"Have you seen "No Country for Old Men?" a friend asked me recently. No, not even now that it's out on DVD. Frankly I'm usually too busy to stay current on movies. Besides, I heard it's not exactly a "family" film. But the title makes me think: "'No Country for Old Men"… is that now our national attitude?"
The message these days seems to be that America's only for the young and when we reach a certain age, it's over. Time to get out of the way.
There's been lots of talk lately about end-of-life issues, especially in the health care debate. While politicians claim there's no pull-the-plug-on-Grandpa-or-Grandma wording in the various congressional bills, the system is certainly working toward deciding when enough is enough. Insurance companies have basically rationed care for years, and now Uncle Sam also wants a crack at saying, "Sorry, you're too old."
Historically, every generation feels they're the best and the brightest. From JFK's "the torch has been passed" speech to Barack Obama's frequent references to moving past old ways, the rhetoric's been there, and it appears to be increasing.
In the president's commencement speech at Arizona State University earlier this year, there's his charge to exceed with a "willingness to question conventional wisdom and rethink the old dogmas. A lack of regard for all the traditional markers of status and prestige—and a commitment instead to doing what is meaningful to you."
So, as time goes by, everything is now supposed to be fresh and new, in a state of constant change and flux. And what did Mr. Obama really mean by "rethink the old dogmas" anyway? I guess that means throw out Scripture, too. Only government knows best?
I don't buy it.
While America is still a country of opportunity (for now, anyway), we toss off the knowledge of "old" men and women at our peril. Perhaps if we'd listened to our more venerable voices in the last several years, we could have avoided much of the pain of the recession and out-of-control spending.
But the daily beat goes on, with the latest geniuses in Washington, D.C. telling us they're much smarter and younger, as the mindset shifts. The more the USA shows disdain for the old, the easier it will be to try to save money by cutting them off when it's determined to be "necessary."
Targets of ridicule
It's also irritating to hear some people make fun of the elderly.
Street taunts of, "Hey old man" (and worse) belie a colossal ignorance of this key point: We're all going there. We'll be there someday. No one stays young on this earth, and the next generation will be just as eager to throw the last into the cultural dumpster. Ignoring reality doesn't change it, either.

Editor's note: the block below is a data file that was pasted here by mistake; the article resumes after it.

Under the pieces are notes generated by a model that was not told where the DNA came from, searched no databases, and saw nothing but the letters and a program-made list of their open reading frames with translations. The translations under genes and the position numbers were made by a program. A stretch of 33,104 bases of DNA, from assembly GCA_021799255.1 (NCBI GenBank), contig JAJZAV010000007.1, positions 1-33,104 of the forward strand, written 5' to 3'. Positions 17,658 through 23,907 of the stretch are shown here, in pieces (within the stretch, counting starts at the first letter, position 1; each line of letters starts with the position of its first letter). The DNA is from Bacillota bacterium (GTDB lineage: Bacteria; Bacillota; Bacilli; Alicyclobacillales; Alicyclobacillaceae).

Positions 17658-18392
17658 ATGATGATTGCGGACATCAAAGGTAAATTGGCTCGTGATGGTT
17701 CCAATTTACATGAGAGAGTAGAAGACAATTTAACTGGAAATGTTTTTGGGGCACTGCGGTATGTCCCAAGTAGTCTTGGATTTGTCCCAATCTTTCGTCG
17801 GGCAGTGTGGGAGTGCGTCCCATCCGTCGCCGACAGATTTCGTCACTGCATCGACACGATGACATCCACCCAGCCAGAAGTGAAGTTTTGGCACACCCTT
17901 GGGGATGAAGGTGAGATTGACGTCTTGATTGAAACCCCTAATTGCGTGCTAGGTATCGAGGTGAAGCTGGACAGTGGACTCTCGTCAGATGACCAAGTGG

Attention fellow "Baby Boomers" (those born between 1946 and 1964): We're also considered old news, based on recent comments from the nation's capital. It's as if nothing of real significance happened before Jan. 20, 2009.
Maybe all of this has caused me to hang out with older friends. Often they're much older. My wife and I took some "friend inventory" the other day and realized that in addition to plenty of younger buddies (those whippersnappers), many of the most cherished people in our lives are those who society would assume are "toast."
They're Americans in their late 70s, 80s and beyond… folks who often get barely a glance from people on the street as assumptions are made. I'm talking about men who were once daring soldiers, scientists, test pilots and some who have walked on the moon.
One of our best pals is a sprightly 94 years of age, still running his company as CEO. Others are women who blazed new trails in life long before there was a thing called "women's lib," some forced by circumstances to assume the role of Mom and Dad at home. These are grownups who aren't afraid to talk about God and priorities, or the challenges of raising healthy families. The reality is that they are treasures… walking history books with endless insight into where we've been and where we could go together. But today's national mood, cranked up by the media, sends a constant message that only the young "get it" and this is no country for the "old." How wrong that is—and sad.
Older men (and women) understand life more than others. They've "been there" and remember how to fix mistakes, moving on to bigger, better things. They know that, Lord willing, we're never really finished as long as we have breath to take on a new day. Many have been called "The Greatest Generation" only to now feel that the country to which they've dedicated their lives thinks they're probably in the way now, costing Americans too much.
Afraid of their knowledge?
Our seniors also know "where the bodies are buried." Maybe that's the real reason many new leaders don't want to hang around them, or acknowledge their ongoing value. Older men and women with their unsurpassed understanding of history, context and perspective have the ability to reveal what's really going on. That scares some of today's "stars," big time.
George Santayana was right when he noted, "Those who do not remember the past are condemned to repeat it." It's time we remember, before it's too late.
Larson is a veteran Southern California radio/television personality and media consultant. He can be heard daily in San Diego on KCBQ 1170AM from 7 to 9 a.m. Email: email@example.com.
Published, November 2009